On the "AI" thing - it's absolutely marketing but they do it because in 99% of people's heads machine learning (which is what they are doing) and "AI" are the same thing - and it's not really their fault. Companies like Google, Apple, Tesla, and many others have all dubbed machine learning as "Ai" because AI sells basically.

                So yes Neural isn't building generalized artificial intelligence, but they have built and trained a very specific and sophisticated ML algorithm to do their capture. While what they are doing exactly will obviously never be talked about, they do talk about it hearing "like a human" and so I suspect they have invested a lot of time into trying to train a model that is aware of (and hence captures) the psychoacoustic anomalies of the human auditory system. Which is really quite interesting. If you've done music and mixing for any length of time you know there are just as many auditory "illusions" as there are visual ones - our brains and ears play tricks on us in certain ways. That's what led to the loudness wars for a while - because "louder" sounded "better" - only it didn't really. It's the basis for a lot of compression technology because frequency masking is a thing and the "loudest" thing at any given moment masks a quieter thing in the same frequency ranges so we can preserve the loud thing, discard info for the quieter thing and our dumb human hearing can't really tell the difference. We are more sensitive to 5-7k (baby cry) because.. we just are, cause babies crying, and so on - we perceive certain frequency balances more or less depending overall volume, etc, etc

                So, I believe neural have spent time trying to model THAT. Not to take a flawless, 20-20k perfectly flat "sample" and determine the precise deltas between source and response. I think their capture tries to "hear" the response as a human ear would, with all of its dumb little quirks and illusions. Without that, yes you can capture a perfect "tonal" profile - you can reverse engineer an eq curve and determine how a very specific waveform you fed in gets clipped, you can do Fourier analysis to determine harmonics and overtones... but sometimes there's just a weird... swell, or a "bubble" or a grunt, or thump, or any other esoteric term we try to use to describe the "feel" of an amp. but we KNOW it's there we HEAR it - like a human. And they happen over time, things bloom or diminish over time, so you need to sample and "learn" the response of what you're capturing a certain way to get that. I think Neural - whatever they are doing - has THAT, a little something extra. Something that doesn't just get very close on tone, but also gets more (not all) of the "feel" because it's "hearing" things like people do. It's not a rigid algorithm, it's adaptive, it's "learning" (so yes, misnomered as 'intelligent') and they can keep training it on new things, making it better, and then update the models on all the QCs. It's the adaptivity, I think, that sets their POV on how to capture apart from the rest.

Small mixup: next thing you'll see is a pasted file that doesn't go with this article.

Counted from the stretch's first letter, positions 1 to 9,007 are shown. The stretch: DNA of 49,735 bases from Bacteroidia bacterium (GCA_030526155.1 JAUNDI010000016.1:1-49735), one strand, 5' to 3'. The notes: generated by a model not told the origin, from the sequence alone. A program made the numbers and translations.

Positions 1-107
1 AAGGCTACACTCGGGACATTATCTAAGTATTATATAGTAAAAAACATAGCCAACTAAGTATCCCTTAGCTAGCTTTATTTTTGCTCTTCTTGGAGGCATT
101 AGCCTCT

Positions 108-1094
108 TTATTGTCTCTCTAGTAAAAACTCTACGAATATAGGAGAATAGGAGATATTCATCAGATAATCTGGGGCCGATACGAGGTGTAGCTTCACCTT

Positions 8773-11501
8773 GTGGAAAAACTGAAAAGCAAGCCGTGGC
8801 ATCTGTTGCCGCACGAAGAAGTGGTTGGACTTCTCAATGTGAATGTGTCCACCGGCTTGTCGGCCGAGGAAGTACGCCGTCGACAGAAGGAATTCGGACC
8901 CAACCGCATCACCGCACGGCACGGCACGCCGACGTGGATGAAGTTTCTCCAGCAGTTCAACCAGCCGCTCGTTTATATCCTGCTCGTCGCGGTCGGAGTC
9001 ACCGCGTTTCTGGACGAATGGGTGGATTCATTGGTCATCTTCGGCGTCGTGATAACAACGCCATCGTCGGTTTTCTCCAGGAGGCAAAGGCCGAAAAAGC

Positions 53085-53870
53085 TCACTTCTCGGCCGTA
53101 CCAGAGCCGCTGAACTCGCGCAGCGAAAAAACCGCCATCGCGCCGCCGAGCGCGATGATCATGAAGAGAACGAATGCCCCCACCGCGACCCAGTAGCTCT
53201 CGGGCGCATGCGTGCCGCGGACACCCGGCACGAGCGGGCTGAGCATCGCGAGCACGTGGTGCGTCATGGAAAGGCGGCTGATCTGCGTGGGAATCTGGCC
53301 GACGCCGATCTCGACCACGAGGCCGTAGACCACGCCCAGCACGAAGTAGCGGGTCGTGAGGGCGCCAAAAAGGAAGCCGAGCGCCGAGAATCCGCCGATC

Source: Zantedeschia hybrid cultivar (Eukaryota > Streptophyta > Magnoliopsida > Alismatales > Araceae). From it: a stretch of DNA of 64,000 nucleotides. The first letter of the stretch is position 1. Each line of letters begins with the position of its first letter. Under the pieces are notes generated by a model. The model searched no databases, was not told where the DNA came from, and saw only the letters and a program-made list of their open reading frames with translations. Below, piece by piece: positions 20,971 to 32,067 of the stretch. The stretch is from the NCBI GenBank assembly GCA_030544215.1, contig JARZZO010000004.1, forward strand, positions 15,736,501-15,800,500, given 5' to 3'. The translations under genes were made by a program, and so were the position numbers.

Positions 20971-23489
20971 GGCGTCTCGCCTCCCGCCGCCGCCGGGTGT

So yes... "AI" is marketing. but it's not fair to discount their approach to the technology of capture as garbage or just more of the same because they use a marketing term they basically MUST use because others before them have abused it so much that it's the only thing Joe Public will understand and respond to when referring to machine learning and adaptive algorithms.

                And this isn't meant to sway you, just wanted to clear up the marketing nonsense POV - yes it's hype, but it's also unique and has a very real basis in some good technology.

                Disclosure - I work in technology for a silicon valley company and actively build, train, and use ML/AI models for various parts of my day job. And yes, much of what I said is speculation because Neural isn't going to give up the special sauce, but I at least have a basis in understanding how and what I think they are trying to do and I suspect I'm in the ballpark.

                Comment


                • #23
                  Originally posted by RexRemus View Post
                  On the "AI" thing - it's absolutely marketing but they do it because in 99% of people's heads machine learning (which is what they are doing) and "AI" are the same thing - and it's not really their fault. Companies like Google, Apple, Tesla, and many others have all dubbed machine learning as "Ai" because AI sells basically.